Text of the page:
It’s that type of subject matter that might led you to think it’s all money and women for Lil’ Baby, but the ‘Close Friends’ track on Drip Harder was a signal that there is a lot more to him than just that. A reflective tale, Baby turns inward and explores relationships he has had, musing “we started off as good friends, somehow you turned into my girlfriend”, then how things sour as “lately baby been actin’ so rude…but I ain’t gon lie, I miss the old you.” The track is quite telling, and showed his ability to be much more than a trap rapper.

In November 2018 the Street Gossip mixtape arrived and featured a stacked list of guests including Meek Mill, 2 Chainz, Gucci Mane, NoCap, Offset, and, of course, Gunna. Highlights include the Metro Boomin’ produced ‘Ready’ with Gunna, a Gucci Mane and 2 Chainz collab on ‘Anyway’, and the Wheezy banger ‘Section 8’ with Young Thug. I don’t mean to skip over Street Gossip, but some of it was a bit pedestrian, and nothing could prepare for what was coming on My Turn – his major label sophomore effort.

If all the signs were there that Lil’ Baby was more than just a mumble rapper, My Turn puts all that talk to bed once and for all. Now a fully developed hood lyricist, the 20 track album released in late March 2020 is so good, it’s jaw dropping.

The track that hit me on first listen was the Quay Global produced ‘Heatin’ Up’ featuring Gunna. In the opening verse Lil’ Baby’s promise blossoms in full force with a staggered flow spitting “keepin’ my composure, never sober, never chokin’, always smokin’ doja” and “I ain’t changed, I stayed the same and maintained, it’s safe to say the kid getting’ older” – virtually lyrically confirming my thoughts on his progress from simplistic beginnings, to My Turn.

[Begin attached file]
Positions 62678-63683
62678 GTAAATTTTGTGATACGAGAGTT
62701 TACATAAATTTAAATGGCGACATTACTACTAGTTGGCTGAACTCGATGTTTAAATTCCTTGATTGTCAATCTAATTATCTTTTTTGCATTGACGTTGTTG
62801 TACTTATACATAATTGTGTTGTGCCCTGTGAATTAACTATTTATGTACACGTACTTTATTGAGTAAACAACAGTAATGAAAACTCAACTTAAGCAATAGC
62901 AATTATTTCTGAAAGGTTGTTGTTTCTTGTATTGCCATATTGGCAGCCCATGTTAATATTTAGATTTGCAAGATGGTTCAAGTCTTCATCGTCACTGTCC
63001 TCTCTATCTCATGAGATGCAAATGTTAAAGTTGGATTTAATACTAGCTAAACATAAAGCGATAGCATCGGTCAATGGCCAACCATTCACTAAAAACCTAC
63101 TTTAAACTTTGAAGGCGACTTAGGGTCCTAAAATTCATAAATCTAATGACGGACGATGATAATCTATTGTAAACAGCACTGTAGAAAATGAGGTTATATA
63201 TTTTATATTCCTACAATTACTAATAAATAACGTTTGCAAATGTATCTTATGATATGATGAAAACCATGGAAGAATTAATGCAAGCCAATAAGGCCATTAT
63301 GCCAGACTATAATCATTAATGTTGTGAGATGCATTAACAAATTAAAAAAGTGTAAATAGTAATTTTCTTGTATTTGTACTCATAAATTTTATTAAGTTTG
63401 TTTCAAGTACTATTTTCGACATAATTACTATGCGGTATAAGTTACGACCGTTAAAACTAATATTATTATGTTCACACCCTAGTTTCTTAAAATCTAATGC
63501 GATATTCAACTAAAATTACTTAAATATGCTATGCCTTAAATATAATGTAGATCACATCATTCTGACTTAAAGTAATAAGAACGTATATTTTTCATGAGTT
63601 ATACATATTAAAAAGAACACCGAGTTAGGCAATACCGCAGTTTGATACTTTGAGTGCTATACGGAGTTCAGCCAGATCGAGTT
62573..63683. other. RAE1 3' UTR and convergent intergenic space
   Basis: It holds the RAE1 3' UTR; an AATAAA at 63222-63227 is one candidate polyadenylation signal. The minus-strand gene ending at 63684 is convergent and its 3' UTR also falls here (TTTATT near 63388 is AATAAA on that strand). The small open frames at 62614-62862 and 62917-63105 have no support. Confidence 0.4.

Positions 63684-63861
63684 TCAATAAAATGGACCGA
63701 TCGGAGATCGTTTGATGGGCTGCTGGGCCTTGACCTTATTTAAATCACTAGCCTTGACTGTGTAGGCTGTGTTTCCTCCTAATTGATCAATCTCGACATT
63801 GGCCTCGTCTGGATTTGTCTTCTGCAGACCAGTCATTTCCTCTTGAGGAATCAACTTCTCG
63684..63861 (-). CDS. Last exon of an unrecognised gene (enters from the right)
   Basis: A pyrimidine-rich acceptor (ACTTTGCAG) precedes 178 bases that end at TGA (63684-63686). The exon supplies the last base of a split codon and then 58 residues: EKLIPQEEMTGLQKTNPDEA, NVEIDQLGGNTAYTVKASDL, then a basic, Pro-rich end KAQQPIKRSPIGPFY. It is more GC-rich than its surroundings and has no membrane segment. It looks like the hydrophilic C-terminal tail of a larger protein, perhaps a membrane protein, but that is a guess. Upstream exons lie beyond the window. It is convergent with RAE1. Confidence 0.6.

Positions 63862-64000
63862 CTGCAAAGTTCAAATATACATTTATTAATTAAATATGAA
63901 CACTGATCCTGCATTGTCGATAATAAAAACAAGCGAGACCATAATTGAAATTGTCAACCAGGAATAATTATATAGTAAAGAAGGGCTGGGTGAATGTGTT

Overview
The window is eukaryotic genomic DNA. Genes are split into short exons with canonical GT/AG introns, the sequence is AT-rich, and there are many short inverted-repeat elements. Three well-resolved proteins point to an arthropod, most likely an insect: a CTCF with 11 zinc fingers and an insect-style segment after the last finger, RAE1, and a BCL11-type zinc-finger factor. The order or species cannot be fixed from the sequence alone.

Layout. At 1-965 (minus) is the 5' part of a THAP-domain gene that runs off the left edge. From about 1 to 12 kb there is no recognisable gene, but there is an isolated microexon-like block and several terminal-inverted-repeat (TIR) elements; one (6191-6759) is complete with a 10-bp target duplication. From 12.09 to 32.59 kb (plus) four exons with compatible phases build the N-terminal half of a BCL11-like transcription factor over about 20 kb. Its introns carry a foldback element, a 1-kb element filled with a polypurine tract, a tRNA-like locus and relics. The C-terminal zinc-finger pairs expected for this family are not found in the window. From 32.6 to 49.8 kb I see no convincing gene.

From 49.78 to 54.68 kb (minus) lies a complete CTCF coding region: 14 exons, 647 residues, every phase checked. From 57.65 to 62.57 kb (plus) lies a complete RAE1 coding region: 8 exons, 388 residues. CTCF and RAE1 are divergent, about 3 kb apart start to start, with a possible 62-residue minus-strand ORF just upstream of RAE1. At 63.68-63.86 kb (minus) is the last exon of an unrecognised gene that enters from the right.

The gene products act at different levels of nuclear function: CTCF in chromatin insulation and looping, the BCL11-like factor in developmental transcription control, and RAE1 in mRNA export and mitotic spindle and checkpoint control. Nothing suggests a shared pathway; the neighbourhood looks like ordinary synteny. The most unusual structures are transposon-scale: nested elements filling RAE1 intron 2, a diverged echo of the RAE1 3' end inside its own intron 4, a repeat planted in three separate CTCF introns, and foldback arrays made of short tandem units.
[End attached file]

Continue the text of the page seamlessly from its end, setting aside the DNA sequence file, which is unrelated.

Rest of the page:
Quay Global also laid the bed for ‘Woah’, the albums lead single, where he reminds us he is “stand alone, not your regular rapper”, and on ‘Emotionally Scarred’ picks up where ‘Close Friends’ left off on Drip Harder two years earlier. A tale of how his younger, trap life has affected him, and how he has had to cut off some older friends – a casualty of the life he now leads, and how that has affected those around him. Telling lines like “I just cut off all of my friends and brought my brothers in” and in the chorus laments “I’m emotionally scarred, that ain’t even your fault, but don’t listen to them haters tryna fill your ears with salt”.  It gets deeper too as he states “I ain’t got nothing against you, we human, we all got issues, but I’m tired of being tired, that part of me done died”.

It’s this progression as an artist, and his ability to fully release his lyrical capabilities that make My Turn his finest long player to date, and I would say has his finest moment on ‘Heatin’ Up’ – but Lil’ Baby delivered that on his stunning response to the turmoil the USA finds itself in post the George Floyd killing at the hands of the police, and the resurgence of the Black Lives Matter movement.

On the one-off single release ‘The Bigger Picture’ he expertly conveys his thoughts on the situation, his relationship with the police force, his own discrepancies and criminal past, and just keeps it real. Check lines like “It’s too many mothers that’s grieving, they killing us for no reason”, the stark reality of “fucked up the way that we livin’ is not getting better, you gotta know how to survive, crazy I had to tell all of my loved ones to carry a gun when they go outside”, and the sobering “I see blue lights, I get scared and start runnin’, that shit be crazy, they ‘posed to protect us”.

Lil’ Baby doesn’t shirk his responsibilities either, confessing “altercations with the law, had a lot of them” and confirms his belief “we get it, the system is wicked”, and then nails it with “I never been a fan of police, but my neighborhood know I try to keep peace, so it’s only right that I get in the streets, march for a reason”, and “our people died for us to be free”.

‘The Bigger Picture’ is the apex of a career that started in the streets, spent time incarcerated, then, on release has gone from strength to strength. Sure, Lil’ Baby does mumble with his vocal delivery – but a simple mumble rapper he is most certainly not. It’s this Atlanta, Georgia spitters’ time to shine.